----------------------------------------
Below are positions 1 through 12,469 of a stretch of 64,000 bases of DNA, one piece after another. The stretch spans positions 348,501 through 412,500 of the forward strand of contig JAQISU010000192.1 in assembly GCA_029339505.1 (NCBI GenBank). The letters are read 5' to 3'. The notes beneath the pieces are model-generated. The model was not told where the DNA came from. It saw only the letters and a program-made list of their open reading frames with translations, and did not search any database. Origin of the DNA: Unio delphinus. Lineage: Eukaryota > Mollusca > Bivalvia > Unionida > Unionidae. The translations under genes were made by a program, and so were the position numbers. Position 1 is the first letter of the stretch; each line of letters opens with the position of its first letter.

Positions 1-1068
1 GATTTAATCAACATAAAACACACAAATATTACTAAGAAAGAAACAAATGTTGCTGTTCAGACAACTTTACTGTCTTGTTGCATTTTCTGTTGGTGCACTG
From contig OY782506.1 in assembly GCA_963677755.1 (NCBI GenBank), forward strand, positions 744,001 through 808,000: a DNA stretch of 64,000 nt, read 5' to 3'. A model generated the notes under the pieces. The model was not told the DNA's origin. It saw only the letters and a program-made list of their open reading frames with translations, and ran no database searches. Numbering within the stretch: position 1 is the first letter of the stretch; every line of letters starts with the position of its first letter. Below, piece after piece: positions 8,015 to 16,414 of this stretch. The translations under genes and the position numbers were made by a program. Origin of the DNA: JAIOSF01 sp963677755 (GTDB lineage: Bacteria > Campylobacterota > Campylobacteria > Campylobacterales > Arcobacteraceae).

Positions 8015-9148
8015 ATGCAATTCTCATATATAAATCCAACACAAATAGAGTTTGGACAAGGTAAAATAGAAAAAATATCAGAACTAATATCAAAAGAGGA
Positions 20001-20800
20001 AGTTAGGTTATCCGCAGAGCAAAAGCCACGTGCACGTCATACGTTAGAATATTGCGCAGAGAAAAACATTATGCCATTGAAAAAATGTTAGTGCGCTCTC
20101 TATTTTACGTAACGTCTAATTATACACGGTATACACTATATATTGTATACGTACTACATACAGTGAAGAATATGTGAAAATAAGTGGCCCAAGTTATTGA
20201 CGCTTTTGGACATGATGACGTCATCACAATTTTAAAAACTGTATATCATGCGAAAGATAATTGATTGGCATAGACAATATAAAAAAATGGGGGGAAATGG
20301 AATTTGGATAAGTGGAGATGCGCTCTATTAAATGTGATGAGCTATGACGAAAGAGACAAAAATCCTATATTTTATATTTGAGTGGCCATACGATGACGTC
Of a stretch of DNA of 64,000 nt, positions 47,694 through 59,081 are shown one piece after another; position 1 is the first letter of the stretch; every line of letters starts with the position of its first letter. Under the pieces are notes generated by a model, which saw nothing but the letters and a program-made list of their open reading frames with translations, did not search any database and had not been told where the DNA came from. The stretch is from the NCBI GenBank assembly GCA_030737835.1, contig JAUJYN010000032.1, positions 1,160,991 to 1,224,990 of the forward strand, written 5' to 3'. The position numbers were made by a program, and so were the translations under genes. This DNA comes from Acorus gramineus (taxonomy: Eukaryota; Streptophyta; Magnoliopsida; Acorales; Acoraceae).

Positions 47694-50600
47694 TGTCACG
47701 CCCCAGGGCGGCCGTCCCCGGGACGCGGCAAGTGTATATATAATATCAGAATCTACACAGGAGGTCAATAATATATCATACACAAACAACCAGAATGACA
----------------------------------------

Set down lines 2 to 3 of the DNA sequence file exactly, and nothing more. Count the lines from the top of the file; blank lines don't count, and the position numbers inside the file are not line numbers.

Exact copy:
Positions 1-1068
1 GATTTAATCAACATAAAACACACAAATATTACTAAGAAAGAAACAAATGTTGCTGTTCAGACAACTTTACTGTCTTGTTGCATTTTCTGTTGGTGCACTG